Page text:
I could barely stand up. In fact, being upright had become almost impossible due to increasing dysautonomia, so having a job that required standing for eight hours at a time was not something I could continue. I somehow made it through a little over a month there, working only four days a week with chest pains and flu-like symptoms and a skyrocketing heart rate, and sleeping most of the rest of the time. During that month, I saw my first ME/CFS doctor, who was actually a well-known AIDS specialist -- Jon Kaiser, MD. I had gotten his name thanks to a brochure for the CFIDS Foundation that had been sitting in Lyon-Martin Health Center when I went there right after realizing I was too sick to go on, a few weeks after my arrival in San Francisco. Interestingly, Lyon-Martin had been associated with an earlier ME/CFS cluster outbreak -- which I did not learn until reading Osler's Web -- but the only residue of that outbreak was this little brochure in the entryway. The doctor at Lyon-Martin was useless: she told me that I would be better in a few weeks and should come back for a Pap smear.

Dr. Kaiser, the AIDS doctor, did not diagnose me with ME/CFS -- he ran up lots of expensive tests I could not afford and bankrupted me, then tried to sell me affirmation tapes. I didn't know at the time that the CDC required patients to be symptomatic for six months or more for an official diagnosis. Dr. Kaiser wrote that I had "fatigue and chronic pharyngitis" in my chart, but interestingly did prescribe me his typical regimen for immunocompromised ME/CFS and AIDS patients. Perhaps most notable about this was the fact that he gave ME/CFS and AIDS patients most of the same supplements. They were the ones the HIV-positive guys bought at the store, such as this product called Resist. I was careful to buy mine (using my employee discount) when nobody else in the store was watching, lest they think I was hiding a secret HIV status. I could not afford to see Dr. Kaiser more than a couple of times, and then spent the next two and a half years in diagnostic limbo until finally getting diagnosed with ME/CFS by a Harvard-trained infectious disease specialist (who also saw a lot of AIDS patients) on the East Coast. That was in 1995, right before I went on disability and my work days were over for good.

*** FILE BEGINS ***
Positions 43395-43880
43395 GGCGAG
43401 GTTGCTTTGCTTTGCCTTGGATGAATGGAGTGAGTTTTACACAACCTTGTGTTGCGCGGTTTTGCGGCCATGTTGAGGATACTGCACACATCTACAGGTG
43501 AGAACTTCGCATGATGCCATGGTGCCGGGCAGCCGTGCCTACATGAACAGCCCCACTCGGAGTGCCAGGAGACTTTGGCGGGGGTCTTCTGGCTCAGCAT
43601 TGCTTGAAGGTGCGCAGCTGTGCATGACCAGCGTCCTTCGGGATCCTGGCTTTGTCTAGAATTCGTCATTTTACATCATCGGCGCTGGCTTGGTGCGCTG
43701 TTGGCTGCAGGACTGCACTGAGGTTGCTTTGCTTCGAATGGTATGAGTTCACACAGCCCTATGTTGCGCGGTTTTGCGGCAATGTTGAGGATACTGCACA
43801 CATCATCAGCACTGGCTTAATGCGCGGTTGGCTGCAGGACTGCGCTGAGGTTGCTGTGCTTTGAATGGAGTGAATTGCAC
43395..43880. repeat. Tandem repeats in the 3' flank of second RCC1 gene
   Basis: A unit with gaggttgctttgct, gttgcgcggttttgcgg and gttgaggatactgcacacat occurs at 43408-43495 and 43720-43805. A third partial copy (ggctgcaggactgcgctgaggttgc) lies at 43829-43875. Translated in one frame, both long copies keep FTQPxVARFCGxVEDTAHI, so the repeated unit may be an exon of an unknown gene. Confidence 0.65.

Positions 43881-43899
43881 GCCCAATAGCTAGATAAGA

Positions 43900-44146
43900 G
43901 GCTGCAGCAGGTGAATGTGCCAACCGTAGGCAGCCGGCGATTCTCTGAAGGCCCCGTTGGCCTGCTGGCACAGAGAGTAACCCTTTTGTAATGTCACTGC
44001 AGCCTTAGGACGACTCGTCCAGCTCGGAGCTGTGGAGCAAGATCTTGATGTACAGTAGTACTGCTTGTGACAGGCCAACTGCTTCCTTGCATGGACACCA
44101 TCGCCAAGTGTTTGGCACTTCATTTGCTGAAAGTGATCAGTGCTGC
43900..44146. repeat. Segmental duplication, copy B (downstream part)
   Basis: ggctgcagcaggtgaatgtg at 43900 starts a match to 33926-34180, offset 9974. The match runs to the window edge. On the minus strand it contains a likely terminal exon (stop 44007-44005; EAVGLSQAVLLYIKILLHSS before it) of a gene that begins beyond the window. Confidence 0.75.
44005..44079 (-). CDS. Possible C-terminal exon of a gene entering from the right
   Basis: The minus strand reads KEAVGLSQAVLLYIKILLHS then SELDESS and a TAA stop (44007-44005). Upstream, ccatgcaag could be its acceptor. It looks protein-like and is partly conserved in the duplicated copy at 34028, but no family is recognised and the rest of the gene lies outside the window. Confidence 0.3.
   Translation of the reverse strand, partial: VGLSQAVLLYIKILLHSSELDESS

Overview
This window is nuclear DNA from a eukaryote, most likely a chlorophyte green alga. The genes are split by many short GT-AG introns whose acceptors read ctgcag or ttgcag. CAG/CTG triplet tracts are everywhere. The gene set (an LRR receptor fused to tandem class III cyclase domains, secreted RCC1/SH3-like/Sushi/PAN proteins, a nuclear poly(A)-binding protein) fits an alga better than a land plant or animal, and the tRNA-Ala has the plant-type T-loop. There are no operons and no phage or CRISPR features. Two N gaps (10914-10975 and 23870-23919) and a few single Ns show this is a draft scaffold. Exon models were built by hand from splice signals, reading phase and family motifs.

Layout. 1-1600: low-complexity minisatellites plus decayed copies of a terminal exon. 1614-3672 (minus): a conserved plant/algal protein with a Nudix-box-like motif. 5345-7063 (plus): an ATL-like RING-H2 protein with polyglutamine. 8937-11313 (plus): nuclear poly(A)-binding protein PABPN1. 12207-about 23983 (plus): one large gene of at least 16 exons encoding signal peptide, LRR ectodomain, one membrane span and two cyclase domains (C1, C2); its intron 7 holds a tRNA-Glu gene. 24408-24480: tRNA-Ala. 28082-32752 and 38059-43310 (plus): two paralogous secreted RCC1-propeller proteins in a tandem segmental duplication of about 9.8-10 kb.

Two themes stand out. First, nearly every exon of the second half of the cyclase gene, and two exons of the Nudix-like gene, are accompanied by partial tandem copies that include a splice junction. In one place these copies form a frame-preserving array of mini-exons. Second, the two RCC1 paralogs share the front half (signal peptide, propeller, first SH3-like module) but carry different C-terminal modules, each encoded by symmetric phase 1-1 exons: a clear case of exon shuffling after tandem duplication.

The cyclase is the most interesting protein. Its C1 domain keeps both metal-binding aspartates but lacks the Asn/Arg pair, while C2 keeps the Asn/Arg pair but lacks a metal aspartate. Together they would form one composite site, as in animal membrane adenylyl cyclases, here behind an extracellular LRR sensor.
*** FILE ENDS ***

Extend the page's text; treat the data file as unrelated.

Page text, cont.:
I was very aware then that I had something AIDS-like, but had tested negative on HIV tests -- and I had had two of them over the course of a year just to be sure (my college was known for bisexual experimentation of all genders). My jobs after the health food store did not help me avoid the reality of AIDS: it was always, in San Francisco pre-cocktail drugs, in everyone's face. At the same time, as a 20-something, I didn't relate to the stories of loss told constantly by the 30-somethings and 40-somethings who had lived in the city for years and lost most of their friends. I just knew I was deathly ill too, and there was no place for me -- no place for people who had non-AIDS. In my two and a half years in San Francisco, while I struggled to make income despite being too sick to work at all, I worked with others who had been touched by AIDS. One job was for an HIV-positive psychotherapist who led support groups for HIV-positive men focusing on survival strategies. He paid me to do library research to compile a bibliography on all that had been written about the characteristics of long-term survivors of HIV and AIDS. He lived in a gorgeous, open, lonely-seeming apartment, where I remember seeing a stack of humorous 'zines titled "Diseased Pariah" on a ladder that seemed to go nowhere.

I also worked for a blind writer who had lost her beloved son to AIDS. Her son's wife had also died of AIDS, and the writer -- then in her 80s -- had stepped in to raise her orphaned granddaughter just as her blindness was developing. It was a remarkable story that she was too traumatized to tell the whole time I worked with her -- I learned the story from the gay guy who had hired me for the job, and later from an oral history tape the writer had given me to transcribe. A fascinating former radical who told me she had once had a run-in with the McCarthy committee, the writer lived on Haight street, perched in the third-floor apartment that she rarely seemed to escape. There, not far from the once-explosive Haight-Ashbury district where so many radical politics and arts were forged, blind and tamped with grief and left with only a paper menu from her son's old restaurant, she seemed emblematic of all that had gone wrong with the idealistic city of San Francisco.